She’s not the same as she was when I married her, but that OK because I didn’t marry “the person she was.” I married her — Alissa, the woman, the being, the body and soul. I married the totality of her, which means I married her changes, not just that one, single, momentary version of her that walked down the aisle in that church in Ocean City three years ago.
Do I have a romantic idea of marriage? Sure, but marriage is a romantic idea, isn’t it? It’s not a fairy tale, but it is something supernatural and exciting. Talk to the people who’ve been in it for a long time — 30, 40, 50 years with one person — and they’ll say everything I’m saying, only with much more authority and even deeper conviction.
Life is change. People are change. I’m seeing this play out all around me. As I get older I drift further apart from some of the people I used to consider my closest confidants. But I let myself drift, and so do they, because circumstances also change, and what I’m realizing is that so many of my relationships were only ever circumstantial.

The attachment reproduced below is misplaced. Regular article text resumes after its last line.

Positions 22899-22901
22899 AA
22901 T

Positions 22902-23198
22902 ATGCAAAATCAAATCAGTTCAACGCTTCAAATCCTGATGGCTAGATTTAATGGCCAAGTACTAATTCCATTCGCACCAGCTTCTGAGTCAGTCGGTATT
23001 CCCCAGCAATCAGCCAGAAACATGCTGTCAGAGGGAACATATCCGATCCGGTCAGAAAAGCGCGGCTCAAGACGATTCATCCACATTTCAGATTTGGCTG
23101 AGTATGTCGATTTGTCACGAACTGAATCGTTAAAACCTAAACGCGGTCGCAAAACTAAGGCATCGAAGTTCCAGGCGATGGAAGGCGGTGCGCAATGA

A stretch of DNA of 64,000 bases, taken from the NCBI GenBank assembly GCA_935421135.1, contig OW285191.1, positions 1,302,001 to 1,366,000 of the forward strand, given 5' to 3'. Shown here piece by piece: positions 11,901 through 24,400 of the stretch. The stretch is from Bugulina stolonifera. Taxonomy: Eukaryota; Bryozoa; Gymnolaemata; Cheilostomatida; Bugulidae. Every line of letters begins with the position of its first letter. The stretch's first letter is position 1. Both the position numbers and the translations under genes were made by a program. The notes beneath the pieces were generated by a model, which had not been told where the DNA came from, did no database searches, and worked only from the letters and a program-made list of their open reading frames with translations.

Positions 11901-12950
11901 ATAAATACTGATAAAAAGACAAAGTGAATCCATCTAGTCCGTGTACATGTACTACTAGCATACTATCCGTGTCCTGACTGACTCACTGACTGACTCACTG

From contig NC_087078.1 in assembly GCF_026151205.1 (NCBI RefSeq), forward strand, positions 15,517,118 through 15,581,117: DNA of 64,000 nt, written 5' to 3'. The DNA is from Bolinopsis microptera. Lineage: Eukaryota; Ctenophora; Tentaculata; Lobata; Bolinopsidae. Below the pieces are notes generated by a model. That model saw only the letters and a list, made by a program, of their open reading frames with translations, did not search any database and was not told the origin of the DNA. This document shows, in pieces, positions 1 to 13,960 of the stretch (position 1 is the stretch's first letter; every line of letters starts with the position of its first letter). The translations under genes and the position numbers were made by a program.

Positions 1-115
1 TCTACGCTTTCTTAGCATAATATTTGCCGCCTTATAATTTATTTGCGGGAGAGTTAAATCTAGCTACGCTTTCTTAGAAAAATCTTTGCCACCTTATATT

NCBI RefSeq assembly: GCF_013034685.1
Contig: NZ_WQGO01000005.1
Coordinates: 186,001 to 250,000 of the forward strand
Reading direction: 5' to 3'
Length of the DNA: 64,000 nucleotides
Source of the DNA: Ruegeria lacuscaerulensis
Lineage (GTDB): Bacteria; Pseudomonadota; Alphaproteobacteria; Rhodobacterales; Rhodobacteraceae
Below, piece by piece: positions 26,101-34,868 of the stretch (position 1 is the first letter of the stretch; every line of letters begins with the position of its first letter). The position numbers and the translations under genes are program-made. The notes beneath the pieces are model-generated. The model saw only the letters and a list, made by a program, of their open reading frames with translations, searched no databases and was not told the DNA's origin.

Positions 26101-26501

My relationship with my wife, however, transcends the circumstance. If we feel ourselves drift, we reach out our hands and grasp tightly, because I choose to remain at her side, and she at mine. And if I ever look over to find that we’ve somehow lost sight of each other — both now walking alone and lost in that cold night — I will grab a torch and search for her until I find her again. She is my mission, my life’s work, and I’d sooner give up my life than give up on her.